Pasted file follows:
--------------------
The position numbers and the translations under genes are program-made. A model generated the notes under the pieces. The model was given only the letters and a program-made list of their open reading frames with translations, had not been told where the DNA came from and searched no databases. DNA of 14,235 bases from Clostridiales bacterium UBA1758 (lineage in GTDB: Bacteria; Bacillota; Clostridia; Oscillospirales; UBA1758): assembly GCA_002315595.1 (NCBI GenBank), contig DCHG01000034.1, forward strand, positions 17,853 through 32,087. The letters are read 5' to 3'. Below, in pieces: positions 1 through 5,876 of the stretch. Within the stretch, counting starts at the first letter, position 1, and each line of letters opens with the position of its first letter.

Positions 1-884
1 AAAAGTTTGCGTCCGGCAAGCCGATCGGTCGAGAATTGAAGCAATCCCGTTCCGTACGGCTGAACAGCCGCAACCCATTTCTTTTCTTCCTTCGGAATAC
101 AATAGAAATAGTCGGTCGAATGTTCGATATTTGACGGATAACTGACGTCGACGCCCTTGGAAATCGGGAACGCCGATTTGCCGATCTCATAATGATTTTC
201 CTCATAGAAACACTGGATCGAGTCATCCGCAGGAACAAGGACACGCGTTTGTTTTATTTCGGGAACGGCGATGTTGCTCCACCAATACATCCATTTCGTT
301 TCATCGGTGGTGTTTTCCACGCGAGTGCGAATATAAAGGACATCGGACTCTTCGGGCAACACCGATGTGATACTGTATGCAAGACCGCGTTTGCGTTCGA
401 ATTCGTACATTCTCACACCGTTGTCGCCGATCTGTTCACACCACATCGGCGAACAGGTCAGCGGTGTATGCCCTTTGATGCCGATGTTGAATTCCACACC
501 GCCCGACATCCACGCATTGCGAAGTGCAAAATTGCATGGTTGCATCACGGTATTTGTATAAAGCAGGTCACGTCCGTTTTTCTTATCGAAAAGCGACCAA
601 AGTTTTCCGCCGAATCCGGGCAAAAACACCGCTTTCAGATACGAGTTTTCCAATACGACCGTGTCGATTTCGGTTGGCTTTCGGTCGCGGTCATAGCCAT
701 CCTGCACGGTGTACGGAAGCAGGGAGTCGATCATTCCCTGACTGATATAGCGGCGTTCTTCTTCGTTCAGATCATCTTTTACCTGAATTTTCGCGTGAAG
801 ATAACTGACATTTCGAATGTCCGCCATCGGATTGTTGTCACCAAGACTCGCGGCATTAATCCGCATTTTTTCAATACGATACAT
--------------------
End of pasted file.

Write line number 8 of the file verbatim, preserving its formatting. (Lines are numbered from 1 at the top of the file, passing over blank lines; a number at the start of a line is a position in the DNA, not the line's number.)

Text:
501 GCCCGACATCCACGCATTGCGAAGTGCAAAATTGCATGGTTGCATCACGGTATTTGTATAAAGCAGGTCACGTCCGTTTTTCTTATCGAAAAGCGACCAA